Commentary: The first commentary is by Robbie Robertson and director Martin Scorsese. Each of the commentators are recorded on their own and their comments have been edited together; Scorese's comments are apparently from an interview, while Robertson's comments are screen-specific. Scorsese's part of the commentary is very informative, as the director provides a solid discussion of the production. Still, the director's comments are only taken from an interview and there are fairly large spaces between his participation. Robertson certainly takes up much of the remainder with a highly entertaining and insightful discussion of working with the other artists and the production of the concert in general. I really found this commentary fascinating, as Robertson was able to remember an amazing amount of detail about the performances and Scorsese brought a lot of information about his involvement in his occasional interview clips.
Commentary: This second commentary is from writer/journalist/friend of Scorsese Jay Cocks, rock critic Greil Marcus, Band Tour Manager Jonathan Taplan and occasional insights from other artists who perfomed in the show, such as Levon Helm, Ronnie Hawkins and other folks, such as "New York, New York" producer Irwin Winkler. While the Scorsese/Robertson commentary was superb, this commentary covers just about every other base possible. Cocks and Marcus bring insight about the project and the music, while the artists talk about what it was like to play at this classic concert. Both commentaries are must-listens.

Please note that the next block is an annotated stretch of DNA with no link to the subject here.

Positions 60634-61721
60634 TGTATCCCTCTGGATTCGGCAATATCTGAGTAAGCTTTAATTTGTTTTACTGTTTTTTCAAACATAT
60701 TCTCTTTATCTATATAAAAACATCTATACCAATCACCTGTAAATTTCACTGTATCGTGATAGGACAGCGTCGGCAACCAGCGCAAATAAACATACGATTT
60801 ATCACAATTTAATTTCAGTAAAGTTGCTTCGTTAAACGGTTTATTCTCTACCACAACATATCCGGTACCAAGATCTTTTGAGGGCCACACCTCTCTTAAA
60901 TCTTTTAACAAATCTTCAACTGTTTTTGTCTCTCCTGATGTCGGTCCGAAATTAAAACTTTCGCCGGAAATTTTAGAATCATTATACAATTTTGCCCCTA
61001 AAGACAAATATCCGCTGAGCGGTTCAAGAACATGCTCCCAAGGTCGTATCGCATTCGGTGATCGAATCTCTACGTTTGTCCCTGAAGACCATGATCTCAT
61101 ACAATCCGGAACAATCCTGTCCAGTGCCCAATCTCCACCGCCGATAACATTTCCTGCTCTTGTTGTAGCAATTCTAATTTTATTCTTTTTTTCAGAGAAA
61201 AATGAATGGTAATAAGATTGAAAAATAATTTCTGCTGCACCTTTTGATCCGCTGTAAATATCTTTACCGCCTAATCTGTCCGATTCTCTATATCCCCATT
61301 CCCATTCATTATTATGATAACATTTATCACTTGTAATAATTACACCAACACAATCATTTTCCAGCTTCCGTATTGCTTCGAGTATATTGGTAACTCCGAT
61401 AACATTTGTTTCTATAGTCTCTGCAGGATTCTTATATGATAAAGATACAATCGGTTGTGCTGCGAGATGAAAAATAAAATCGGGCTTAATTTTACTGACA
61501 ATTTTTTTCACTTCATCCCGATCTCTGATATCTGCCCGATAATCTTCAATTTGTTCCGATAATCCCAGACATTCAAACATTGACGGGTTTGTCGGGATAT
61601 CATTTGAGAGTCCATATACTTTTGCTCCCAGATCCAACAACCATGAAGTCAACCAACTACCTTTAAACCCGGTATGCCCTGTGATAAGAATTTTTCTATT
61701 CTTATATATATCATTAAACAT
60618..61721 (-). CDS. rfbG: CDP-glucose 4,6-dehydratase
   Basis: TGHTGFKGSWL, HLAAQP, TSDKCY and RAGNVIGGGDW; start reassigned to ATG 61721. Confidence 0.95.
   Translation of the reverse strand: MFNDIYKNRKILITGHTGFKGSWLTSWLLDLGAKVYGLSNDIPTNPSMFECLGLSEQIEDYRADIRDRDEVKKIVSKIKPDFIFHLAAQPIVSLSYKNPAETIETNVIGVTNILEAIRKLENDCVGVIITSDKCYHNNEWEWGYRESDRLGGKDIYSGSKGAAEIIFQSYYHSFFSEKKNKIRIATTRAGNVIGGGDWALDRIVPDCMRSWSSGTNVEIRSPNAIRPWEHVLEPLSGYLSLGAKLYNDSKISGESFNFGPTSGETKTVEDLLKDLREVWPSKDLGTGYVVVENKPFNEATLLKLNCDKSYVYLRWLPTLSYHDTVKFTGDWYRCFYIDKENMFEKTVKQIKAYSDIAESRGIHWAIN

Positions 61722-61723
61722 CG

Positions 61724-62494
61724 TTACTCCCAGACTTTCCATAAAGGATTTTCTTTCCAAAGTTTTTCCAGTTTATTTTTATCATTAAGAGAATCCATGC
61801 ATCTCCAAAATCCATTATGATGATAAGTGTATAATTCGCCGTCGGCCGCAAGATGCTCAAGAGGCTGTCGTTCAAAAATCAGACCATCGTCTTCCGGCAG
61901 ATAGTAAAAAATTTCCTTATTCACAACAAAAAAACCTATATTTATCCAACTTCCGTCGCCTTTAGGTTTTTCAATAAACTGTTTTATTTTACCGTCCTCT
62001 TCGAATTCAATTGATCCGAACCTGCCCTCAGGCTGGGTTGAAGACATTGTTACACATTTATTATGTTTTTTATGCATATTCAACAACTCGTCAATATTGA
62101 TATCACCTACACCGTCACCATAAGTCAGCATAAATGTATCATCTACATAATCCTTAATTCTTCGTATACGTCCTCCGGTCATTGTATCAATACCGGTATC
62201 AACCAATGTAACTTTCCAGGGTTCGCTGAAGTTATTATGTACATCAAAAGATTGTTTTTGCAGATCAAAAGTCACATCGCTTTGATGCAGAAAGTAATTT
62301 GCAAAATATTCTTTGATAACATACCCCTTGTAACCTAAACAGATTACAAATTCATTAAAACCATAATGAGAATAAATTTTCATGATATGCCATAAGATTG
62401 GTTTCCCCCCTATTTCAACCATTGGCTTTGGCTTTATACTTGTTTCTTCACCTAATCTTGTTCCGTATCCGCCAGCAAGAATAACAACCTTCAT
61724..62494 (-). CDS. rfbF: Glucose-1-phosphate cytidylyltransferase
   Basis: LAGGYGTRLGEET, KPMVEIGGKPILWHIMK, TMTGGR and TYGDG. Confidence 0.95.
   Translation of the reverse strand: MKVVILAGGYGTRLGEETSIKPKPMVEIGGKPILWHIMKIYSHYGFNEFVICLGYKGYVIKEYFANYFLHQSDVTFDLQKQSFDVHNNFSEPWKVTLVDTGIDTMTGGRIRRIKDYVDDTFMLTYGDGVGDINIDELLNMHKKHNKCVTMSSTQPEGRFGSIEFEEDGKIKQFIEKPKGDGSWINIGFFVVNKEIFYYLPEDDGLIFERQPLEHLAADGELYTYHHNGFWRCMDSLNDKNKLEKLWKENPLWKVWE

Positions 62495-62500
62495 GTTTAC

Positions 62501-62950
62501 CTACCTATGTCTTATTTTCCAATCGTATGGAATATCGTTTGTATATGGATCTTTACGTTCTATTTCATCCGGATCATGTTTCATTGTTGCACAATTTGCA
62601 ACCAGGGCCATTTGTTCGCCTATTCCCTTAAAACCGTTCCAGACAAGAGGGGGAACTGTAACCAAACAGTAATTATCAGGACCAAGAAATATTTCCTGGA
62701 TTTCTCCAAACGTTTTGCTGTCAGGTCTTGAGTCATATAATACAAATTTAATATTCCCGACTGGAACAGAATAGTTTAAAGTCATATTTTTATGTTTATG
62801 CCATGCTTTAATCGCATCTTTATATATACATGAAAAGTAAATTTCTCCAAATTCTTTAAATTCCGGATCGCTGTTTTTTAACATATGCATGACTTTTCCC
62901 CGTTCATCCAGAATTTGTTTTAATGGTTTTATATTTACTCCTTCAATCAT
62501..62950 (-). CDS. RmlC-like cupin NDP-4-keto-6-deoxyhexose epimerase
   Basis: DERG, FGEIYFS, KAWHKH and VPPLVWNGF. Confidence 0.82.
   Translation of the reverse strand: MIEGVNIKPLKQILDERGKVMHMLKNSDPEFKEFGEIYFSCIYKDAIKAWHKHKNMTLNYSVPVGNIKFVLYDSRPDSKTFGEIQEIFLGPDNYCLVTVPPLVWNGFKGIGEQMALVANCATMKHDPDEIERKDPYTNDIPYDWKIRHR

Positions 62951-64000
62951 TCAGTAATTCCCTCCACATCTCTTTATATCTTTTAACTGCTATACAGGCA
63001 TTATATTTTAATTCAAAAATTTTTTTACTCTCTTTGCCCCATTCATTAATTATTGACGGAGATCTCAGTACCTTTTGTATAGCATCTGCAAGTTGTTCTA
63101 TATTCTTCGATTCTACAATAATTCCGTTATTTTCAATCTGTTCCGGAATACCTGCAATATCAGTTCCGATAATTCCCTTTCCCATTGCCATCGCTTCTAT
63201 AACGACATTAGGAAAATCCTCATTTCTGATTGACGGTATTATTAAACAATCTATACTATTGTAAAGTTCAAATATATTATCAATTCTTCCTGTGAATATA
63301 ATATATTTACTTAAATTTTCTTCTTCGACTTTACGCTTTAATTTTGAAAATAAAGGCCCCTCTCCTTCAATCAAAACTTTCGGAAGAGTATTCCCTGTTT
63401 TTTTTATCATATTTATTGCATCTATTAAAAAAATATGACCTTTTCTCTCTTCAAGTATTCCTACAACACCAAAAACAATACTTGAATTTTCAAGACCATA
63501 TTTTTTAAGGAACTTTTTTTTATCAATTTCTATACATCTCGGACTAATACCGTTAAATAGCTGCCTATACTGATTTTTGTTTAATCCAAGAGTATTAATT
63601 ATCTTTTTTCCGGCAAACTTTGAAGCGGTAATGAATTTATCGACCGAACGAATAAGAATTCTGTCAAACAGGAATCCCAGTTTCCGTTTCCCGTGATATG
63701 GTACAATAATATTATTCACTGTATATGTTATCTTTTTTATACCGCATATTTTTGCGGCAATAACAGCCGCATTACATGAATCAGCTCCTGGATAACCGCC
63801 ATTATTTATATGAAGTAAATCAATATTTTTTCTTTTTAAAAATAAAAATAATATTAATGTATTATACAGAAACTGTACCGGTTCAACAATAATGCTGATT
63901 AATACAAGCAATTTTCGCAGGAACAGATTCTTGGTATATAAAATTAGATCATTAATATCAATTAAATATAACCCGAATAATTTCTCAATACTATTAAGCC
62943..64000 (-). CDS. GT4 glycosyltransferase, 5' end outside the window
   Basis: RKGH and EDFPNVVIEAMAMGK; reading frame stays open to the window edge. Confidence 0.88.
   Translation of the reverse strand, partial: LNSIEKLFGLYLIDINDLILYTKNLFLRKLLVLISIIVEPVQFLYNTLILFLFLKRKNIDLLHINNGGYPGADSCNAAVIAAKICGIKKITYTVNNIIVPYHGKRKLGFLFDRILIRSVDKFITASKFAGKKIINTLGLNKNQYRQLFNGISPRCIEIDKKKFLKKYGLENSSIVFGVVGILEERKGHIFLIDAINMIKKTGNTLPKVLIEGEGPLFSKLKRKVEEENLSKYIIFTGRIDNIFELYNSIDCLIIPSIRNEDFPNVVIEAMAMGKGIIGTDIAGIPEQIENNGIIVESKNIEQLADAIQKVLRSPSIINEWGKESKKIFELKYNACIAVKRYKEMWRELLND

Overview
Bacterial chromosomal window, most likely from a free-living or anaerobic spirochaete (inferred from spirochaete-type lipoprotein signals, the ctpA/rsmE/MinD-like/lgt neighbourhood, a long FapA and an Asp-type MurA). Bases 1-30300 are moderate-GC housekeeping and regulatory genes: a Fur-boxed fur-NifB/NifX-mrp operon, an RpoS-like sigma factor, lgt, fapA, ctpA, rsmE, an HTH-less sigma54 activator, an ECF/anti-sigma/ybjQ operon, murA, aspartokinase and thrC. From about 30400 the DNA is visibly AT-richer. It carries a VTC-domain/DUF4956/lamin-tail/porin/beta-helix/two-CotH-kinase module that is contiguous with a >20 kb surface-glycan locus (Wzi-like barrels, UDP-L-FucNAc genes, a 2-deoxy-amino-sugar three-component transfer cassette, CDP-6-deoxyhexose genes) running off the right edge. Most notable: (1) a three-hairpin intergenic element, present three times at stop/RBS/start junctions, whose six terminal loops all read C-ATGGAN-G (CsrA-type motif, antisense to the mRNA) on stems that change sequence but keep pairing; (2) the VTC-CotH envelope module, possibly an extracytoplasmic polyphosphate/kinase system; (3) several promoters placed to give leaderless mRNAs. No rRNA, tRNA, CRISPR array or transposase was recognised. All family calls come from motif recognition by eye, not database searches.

Revisiting the Last Waltz: This is a 22-minute documentary that includes interviews with Robertson, Scorsese and others, who provide a very informative discussion of the who arc of preparation to performance and afterwards. Some of this information is covered in the commentaries, but it's interesting to see a visual summary of the whole thing.
Also: A 12-minute jam session outtake starring many of the big names from the show, the theatrical trailer and TV spot as well as a photo gallery broken into 4 sections ("The Concert", "The Studio Shoots", "The NYC Premiere" and "Posters and Lobby Cards").
Final Thoughts: "The Last Waltz" is a wonderful rock documentary that captured passionate performances from some of rock's greats, strongly filmed and designed by Scorsese and crew. MGM and DVD Producer Automat Pictures have obviously put a great deal of care and effort into the DVD presentation and supplements. Everyone involved in this release deserves high praise. Recommended.
The Film *** 1/2